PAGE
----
BY: Andrew Clevenger, Gary A. Harki
West Virginia - CHARLESTON, W.Va. -- A member of the Pagans Motorcycle Club accused of illegally bringing explosives into West Virginia in 2006 died in custody on Saturday.
Charles Harmon "Tombstone Charlie" Nichols, 57, was found unresponsive in his cell at South Central Regional Jail about 2:30 a.m. Saturday, said John L. King, operations manager for the state Regional Jail Authority.
He was pronounced dead about 3 a.m., King said.
Nichols, who was about 6-foot-2 and weighed 375 pounds, appears to have died of natural causes, and no foul play is suspected, King said. State Police are investigating, which is routine, he said.
"He was 57 years old and had a variety of health issues," King said. An autopsy is pending, he said.
"At this point, it doesn't look like there was any indication of foul play," said Brad Sellers, acting chief deputy U.S. Marshal for West Virginia's Southern District. The U.S. Marshals Service is conducting its own investigation, he said.
Nichols was one of 55 defendants named in a 44-count federal indictment earlier this month. Following his arrest on Oct. 6, he appeared in federal court in Roanoke before he was brought to West Virginia to face the charges against him.
Along with Richard Howard Leslie "Reverse" Smith, 58, of Roanoke, Va., and James Vernon "Timex" Hobeck, 43, of Pilot, Va., Nichols allegedly brought explosives into the Princeton area on June 1, 2006, according to the indictment. The men knew that the explosives would be used to commit a crime of violence, the indictment alleges.
Nichols was one of 73 Pagans charged following a 2002 melee with members of the Hells Angels at a Long Island catering hall. One Pagan was killed during the brawl, in which the Pagans targeted the Hellraisers Ball, a motorcycle and tattoo expo hosted by the rival gang.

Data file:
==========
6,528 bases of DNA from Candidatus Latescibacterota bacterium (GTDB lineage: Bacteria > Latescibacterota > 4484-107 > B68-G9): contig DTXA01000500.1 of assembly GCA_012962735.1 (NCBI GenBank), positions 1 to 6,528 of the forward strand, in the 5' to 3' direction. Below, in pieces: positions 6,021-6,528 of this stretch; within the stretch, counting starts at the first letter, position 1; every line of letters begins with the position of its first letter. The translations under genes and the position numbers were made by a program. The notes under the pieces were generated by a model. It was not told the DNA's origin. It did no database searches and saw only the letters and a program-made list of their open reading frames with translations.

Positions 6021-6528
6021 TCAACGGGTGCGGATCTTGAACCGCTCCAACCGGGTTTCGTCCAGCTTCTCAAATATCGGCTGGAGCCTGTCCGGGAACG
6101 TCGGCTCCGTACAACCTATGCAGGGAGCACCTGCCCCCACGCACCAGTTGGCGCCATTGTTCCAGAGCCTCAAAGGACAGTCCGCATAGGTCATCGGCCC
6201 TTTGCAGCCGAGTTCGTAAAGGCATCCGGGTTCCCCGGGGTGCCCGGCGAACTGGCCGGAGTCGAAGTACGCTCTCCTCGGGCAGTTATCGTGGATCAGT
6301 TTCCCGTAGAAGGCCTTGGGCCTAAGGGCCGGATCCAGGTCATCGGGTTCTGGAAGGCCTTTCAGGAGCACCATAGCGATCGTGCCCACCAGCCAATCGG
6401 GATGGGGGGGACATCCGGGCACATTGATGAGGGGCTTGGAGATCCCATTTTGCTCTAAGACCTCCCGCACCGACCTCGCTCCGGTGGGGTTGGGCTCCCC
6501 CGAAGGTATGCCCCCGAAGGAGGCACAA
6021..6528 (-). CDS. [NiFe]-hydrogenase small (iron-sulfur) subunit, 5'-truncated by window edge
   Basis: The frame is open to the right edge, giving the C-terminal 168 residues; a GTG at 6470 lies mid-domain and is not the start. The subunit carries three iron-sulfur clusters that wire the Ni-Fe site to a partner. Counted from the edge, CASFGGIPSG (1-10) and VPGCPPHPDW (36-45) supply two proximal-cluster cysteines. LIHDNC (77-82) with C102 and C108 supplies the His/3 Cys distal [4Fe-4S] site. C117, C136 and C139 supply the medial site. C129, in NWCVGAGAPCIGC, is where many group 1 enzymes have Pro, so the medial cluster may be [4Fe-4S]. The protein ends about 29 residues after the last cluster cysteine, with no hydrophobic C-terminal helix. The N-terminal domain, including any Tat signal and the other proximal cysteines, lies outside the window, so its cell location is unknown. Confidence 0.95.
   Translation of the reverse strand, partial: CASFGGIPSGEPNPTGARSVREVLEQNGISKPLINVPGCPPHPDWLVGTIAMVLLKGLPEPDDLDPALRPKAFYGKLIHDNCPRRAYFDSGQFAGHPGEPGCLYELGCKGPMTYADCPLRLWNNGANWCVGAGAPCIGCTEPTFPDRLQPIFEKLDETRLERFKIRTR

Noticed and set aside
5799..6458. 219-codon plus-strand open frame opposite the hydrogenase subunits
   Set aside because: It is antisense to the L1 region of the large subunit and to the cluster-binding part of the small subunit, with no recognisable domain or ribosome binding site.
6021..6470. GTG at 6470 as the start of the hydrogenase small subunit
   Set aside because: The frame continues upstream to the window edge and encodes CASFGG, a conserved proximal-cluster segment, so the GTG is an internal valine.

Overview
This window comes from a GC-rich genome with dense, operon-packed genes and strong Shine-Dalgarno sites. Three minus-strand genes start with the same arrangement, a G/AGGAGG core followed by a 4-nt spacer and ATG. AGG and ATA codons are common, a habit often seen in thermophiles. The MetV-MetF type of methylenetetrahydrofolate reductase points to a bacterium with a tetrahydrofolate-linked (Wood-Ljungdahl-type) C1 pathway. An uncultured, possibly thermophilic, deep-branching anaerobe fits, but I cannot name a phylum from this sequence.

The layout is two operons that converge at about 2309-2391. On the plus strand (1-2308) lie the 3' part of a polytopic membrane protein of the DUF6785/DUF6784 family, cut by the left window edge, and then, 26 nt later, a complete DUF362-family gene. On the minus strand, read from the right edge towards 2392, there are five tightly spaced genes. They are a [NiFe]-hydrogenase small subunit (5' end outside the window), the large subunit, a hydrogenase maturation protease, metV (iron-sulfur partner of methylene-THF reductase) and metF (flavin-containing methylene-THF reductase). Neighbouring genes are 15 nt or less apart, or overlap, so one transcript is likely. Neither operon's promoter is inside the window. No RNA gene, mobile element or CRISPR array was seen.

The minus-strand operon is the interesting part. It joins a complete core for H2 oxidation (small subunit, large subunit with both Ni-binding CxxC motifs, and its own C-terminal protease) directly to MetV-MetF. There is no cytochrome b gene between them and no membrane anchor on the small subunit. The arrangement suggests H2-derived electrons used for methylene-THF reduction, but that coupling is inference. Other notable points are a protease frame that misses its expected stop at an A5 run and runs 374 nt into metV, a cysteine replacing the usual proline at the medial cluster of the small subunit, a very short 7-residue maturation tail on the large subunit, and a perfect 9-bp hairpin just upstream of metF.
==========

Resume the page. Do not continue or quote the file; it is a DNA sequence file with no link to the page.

The attack was an effort to take back Long Island as Pagans territory, The New York Times reported at the time. The Pagans had controlled the area, but the Hells Angels took over after the local Pagans clubs' numbers were depleted by numerous federal convictions in New York in 1998.
Nichols was released from federal prison in February 2004, according to the federal Bureau of Prisons' Web site.
In addition to Nichols, Dominick Carl "Tack" Dipietro, 46, and Timothy "Casual" Flood, 47, both of Philadelphia, appear to be the only Pagans named in both the 2002 and current indictments.
Disclaimer: The opinions in this article are solely those of the writer, and may not reflect the beliefs of anyone at the Biker News Network/Outlaw Biker World.
This site may contain copyrighted material the use of which has not always been specifically authorized by the copyright owner. We are making such material available in our efforts to advance understanding of political, human rights, economic, democracy, and social justice issues, etc. We believe this constitutes a 'fair use' of any such copyrighted material as provided for in section 107 of the US Copyright Law. In accordance with Title 17 U.S.C. Section 107, the material on this site is distributed without profit to those who have expressed a prior interest in receiving the included information for research and educational purposes. If you wish to use copyrighted material from this site for purposes of your own that go beyond 'fair use', you must obtain permission from the copyright owner.
If you believe that your copyrighted work has been copied in a way that constitutes
copyright infringement and is accessible on this site or through this service,
you may notify our copyright agent, as set forth in the Digital Millennium
Copyright Act of 1998 (DMCA). For your complaint to be valid under the DMCA, it must meet certain criteria, and you must
Click Here to contact acting agent.